Dublin’s famous defeat against Donegal in 2014 saw them refine their game plan - and now they have it off to a tee, writes Michael Hannon.
When Jim McGuinness brought all 15 Donegal men back inside their own half in the All-Ireland semi-final of 2011 against Dublin, he was making a statement. Donegal didn't believe they were good enough to attack Stephen Cluxton's kick-out, but they were okay with that, because they also didn't believe Dublin were good enough to break them down.
The game was fought in the trenches, finishing eight points to six. McGuinness was right in that Dublin only scored eight points but hadn't counted on his own team only kicking six.
Donegal had to get better at translating turnovers won into shots taken at the other end of the field. This they did spectacularly over the next three years.
When the 2014 semi-final between those two sides took place, Dublin managed to kick 0-17 and really should have added a couple of first-half goals to that tally.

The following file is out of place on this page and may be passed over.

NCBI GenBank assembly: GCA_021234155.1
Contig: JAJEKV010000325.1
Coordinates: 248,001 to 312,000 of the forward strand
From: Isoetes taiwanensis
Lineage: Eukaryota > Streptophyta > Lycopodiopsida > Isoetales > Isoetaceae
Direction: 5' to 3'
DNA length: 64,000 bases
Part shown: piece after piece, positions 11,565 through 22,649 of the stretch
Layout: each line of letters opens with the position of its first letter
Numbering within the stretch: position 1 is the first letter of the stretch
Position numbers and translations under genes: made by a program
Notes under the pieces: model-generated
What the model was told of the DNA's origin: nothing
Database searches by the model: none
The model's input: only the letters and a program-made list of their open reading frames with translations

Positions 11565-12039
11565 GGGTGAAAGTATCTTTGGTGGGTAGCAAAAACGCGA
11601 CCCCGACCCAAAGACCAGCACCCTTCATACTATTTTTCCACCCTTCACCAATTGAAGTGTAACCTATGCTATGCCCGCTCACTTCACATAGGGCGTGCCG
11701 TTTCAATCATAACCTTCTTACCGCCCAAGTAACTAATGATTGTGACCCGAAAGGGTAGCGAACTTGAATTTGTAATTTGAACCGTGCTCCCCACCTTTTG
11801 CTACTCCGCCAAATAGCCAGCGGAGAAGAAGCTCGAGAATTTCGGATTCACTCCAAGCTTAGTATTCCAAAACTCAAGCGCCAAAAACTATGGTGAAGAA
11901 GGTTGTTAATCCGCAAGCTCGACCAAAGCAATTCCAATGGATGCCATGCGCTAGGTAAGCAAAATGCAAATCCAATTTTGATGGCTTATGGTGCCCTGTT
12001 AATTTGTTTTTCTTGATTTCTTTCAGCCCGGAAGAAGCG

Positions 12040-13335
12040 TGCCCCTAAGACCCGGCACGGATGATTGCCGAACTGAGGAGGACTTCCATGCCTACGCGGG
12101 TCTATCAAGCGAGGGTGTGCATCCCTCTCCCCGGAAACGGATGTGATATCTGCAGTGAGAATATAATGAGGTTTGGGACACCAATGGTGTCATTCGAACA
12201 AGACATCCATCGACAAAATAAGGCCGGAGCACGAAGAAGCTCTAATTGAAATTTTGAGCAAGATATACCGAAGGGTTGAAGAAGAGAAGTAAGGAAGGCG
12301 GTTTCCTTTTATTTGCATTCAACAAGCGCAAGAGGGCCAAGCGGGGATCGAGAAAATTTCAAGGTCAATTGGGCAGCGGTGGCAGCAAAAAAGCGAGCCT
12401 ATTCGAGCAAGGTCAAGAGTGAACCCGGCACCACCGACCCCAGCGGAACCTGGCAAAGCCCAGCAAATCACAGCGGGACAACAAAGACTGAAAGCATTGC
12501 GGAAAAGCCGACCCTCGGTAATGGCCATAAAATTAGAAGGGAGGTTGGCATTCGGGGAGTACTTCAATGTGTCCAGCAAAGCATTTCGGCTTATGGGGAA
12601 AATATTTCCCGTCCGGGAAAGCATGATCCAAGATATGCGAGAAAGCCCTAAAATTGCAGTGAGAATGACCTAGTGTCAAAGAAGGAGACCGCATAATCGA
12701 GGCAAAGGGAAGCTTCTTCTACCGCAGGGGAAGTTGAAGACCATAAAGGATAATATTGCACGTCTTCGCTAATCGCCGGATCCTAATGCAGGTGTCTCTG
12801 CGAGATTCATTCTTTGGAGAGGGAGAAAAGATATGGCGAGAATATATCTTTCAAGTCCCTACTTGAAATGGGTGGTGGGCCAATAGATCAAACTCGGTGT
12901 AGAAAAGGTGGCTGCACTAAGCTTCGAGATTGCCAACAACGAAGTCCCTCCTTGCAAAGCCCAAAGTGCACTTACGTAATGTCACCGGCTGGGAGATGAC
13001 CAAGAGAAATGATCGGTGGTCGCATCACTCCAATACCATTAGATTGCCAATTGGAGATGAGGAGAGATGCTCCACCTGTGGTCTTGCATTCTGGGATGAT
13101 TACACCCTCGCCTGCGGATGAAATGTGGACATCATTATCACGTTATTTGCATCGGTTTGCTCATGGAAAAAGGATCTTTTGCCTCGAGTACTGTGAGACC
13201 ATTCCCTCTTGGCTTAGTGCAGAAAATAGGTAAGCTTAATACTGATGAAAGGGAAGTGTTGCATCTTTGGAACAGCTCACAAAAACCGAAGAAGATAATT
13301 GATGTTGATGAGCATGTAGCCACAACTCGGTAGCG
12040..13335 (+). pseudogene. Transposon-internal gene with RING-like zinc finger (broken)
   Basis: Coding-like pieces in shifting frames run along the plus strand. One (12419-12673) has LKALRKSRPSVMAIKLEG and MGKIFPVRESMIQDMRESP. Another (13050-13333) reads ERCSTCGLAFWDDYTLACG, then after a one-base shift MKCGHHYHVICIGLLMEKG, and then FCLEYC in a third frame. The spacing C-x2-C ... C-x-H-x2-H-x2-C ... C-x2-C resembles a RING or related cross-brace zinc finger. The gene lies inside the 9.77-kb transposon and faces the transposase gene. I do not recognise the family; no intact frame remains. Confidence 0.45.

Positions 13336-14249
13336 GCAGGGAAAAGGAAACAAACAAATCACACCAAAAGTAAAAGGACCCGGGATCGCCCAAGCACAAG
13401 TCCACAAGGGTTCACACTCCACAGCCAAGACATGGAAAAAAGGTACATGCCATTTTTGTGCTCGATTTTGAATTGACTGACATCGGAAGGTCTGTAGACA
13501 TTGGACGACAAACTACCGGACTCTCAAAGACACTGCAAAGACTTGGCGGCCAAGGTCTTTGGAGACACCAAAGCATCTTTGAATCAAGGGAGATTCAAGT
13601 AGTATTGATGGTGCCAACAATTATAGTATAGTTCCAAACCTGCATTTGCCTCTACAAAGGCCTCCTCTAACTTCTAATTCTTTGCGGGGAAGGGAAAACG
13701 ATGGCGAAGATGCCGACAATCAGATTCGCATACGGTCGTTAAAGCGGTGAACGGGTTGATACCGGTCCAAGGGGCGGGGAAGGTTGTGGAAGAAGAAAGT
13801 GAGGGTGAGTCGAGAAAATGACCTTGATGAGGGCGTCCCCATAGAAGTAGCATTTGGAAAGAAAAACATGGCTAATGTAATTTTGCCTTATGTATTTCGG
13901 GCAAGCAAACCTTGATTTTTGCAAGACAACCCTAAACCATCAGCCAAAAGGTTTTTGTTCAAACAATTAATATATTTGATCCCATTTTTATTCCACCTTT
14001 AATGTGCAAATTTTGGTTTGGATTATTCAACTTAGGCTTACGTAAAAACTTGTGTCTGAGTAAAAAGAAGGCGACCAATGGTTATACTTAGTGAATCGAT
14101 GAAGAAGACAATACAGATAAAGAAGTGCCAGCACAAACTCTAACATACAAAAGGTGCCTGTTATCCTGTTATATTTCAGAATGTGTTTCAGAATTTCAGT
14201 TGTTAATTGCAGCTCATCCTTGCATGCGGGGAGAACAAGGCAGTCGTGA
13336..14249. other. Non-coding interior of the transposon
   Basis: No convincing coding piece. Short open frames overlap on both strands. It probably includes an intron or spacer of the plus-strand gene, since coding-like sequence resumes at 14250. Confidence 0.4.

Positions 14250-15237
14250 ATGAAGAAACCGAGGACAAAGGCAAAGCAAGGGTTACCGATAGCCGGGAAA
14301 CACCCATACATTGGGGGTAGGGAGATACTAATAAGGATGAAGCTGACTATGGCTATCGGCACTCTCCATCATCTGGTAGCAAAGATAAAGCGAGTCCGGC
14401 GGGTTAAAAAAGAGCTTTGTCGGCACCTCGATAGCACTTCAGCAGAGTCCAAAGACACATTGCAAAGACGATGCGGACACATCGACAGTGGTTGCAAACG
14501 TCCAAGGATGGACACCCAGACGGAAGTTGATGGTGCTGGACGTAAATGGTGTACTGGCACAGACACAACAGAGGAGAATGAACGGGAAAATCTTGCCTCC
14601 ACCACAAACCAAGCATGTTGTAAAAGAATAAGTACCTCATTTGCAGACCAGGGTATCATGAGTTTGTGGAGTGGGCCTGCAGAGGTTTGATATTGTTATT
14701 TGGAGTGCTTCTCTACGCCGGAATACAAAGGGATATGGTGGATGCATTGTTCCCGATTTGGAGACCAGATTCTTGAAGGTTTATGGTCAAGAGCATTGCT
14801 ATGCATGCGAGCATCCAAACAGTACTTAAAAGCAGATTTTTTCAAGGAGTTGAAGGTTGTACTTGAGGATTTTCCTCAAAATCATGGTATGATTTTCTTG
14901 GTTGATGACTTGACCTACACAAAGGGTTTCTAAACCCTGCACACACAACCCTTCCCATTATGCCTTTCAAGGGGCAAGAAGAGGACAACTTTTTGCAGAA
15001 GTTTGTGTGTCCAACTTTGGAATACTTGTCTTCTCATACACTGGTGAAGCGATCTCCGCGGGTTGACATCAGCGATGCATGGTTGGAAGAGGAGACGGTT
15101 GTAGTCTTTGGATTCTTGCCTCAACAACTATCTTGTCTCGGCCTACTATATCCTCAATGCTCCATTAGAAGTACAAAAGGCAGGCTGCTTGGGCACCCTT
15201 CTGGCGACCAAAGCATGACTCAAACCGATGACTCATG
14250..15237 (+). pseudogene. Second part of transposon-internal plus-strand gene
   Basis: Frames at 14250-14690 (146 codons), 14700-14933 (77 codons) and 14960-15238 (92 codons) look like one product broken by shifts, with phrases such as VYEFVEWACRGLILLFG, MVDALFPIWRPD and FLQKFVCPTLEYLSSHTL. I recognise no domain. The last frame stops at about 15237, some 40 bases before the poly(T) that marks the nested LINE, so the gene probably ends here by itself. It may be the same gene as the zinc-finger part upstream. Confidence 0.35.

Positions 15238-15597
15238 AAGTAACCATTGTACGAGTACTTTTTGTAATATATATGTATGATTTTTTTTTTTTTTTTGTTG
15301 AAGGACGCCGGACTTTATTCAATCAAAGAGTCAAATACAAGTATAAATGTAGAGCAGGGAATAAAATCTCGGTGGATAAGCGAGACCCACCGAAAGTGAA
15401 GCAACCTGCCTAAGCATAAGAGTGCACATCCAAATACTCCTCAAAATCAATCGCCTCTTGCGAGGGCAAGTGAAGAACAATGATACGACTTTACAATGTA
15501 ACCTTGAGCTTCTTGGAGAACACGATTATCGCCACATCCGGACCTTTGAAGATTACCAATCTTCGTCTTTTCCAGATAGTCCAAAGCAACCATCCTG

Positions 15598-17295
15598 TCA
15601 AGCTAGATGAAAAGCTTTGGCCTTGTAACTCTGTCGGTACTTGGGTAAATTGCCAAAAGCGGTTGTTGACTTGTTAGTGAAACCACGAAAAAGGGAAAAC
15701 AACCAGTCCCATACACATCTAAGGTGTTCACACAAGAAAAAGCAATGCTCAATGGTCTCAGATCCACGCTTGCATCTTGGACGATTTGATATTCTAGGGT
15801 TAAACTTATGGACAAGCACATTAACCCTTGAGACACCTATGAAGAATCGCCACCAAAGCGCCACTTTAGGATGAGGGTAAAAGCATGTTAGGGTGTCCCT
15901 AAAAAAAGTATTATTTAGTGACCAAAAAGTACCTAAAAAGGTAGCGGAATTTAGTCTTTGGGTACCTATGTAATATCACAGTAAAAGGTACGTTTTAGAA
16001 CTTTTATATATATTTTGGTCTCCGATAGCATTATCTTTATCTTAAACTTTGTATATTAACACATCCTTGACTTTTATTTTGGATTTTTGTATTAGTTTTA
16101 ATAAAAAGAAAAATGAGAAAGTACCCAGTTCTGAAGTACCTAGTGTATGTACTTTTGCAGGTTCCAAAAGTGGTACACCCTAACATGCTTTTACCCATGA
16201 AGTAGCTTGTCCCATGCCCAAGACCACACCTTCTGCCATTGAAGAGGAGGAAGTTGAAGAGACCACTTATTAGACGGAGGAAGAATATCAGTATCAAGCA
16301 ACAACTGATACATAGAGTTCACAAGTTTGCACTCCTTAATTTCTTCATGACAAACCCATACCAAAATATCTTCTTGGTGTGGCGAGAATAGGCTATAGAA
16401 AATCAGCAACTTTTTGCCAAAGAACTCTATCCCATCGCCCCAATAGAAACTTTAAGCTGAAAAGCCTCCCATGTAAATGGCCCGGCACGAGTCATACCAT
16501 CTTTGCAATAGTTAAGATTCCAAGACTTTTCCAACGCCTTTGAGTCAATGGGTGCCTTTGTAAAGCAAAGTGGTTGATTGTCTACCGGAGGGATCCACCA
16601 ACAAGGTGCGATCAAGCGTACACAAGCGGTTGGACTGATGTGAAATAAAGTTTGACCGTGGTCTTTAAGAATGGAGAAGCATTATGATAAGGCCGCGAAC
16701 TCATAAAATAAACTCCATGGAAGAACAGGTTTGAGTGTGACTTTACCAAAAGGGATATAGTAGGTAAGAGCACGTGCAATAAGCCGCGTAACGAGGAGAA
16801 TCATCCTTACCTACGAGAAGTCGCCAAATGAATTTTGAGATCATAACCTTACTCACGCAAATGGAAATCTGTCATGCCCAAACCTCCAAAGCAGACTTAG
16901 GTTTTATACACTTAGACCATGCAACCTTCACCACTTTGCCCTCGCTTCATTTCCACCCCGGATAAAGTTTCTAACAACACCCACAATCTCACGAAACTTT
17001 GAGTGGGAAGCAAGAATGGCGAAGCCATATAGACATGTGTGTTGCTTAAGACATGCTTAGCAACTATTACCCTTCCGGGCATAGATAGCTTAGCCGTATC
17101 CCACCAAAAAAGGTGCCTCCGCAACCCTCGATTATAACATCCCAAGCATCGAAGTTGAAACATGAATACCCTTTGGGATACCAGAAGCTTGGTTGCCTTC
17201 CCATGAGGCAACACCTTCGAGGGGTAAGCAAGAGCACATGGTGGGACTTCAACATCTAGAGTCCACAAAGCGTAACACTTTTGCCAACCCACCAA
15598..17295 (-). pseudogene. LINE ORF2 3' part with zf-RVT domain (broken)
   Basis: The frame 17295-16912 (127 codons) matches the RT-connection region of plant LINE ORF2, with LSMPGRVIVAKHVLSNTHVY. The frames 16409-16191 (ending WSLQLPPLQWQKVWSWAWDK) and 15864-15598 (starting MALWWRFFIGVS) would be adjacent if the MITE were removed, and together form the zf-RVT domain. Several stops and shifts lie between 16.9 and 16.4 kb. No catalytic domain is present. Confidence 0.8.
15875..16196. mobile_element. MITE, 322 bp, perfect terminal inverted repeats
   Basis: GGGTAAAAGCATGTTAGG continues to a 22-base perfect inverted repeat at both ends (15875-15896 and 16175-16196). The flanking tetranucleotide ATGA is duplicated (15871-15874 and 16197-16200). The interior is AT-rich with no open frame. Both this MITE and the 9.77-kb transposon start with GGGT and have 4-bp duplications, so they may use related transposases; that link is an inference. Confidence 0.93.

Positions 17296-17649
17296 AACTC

They famously lost that game, of course, and while they had improved immeasurably at breaching the mass defence, they were doing so at the expense of conceding scores in transition to a Donegal side who had become a formidable counter-attacking outfit.
A few short weeks after that result I was walking into Parnell Park to watch a Dublin club championship game when I heard a broad Dublin accent bellowing out my name from behind.
Turning round, I saw Dublin forward Kevin McManamon walking behind me, an old team-mate from my college days in DIT.
We went inside and sat together for the games and pretty quickly the conversation turned to mass defences as the action in front of us unfolded.
Both of the sides playing that evening were doing so with 13 men back behind the ball and I joked to Kevin that McGuinness had a lot to answer for. Everybody was lauding McGuinness in the media for being a tactical genius at the time but I could tell from Kevin's body language that something was eating away at him. The thing, he said, that annoyed him the most about the semi-final defeat was how Dublin had failed to do what their manager Jim Gavin had told them to do.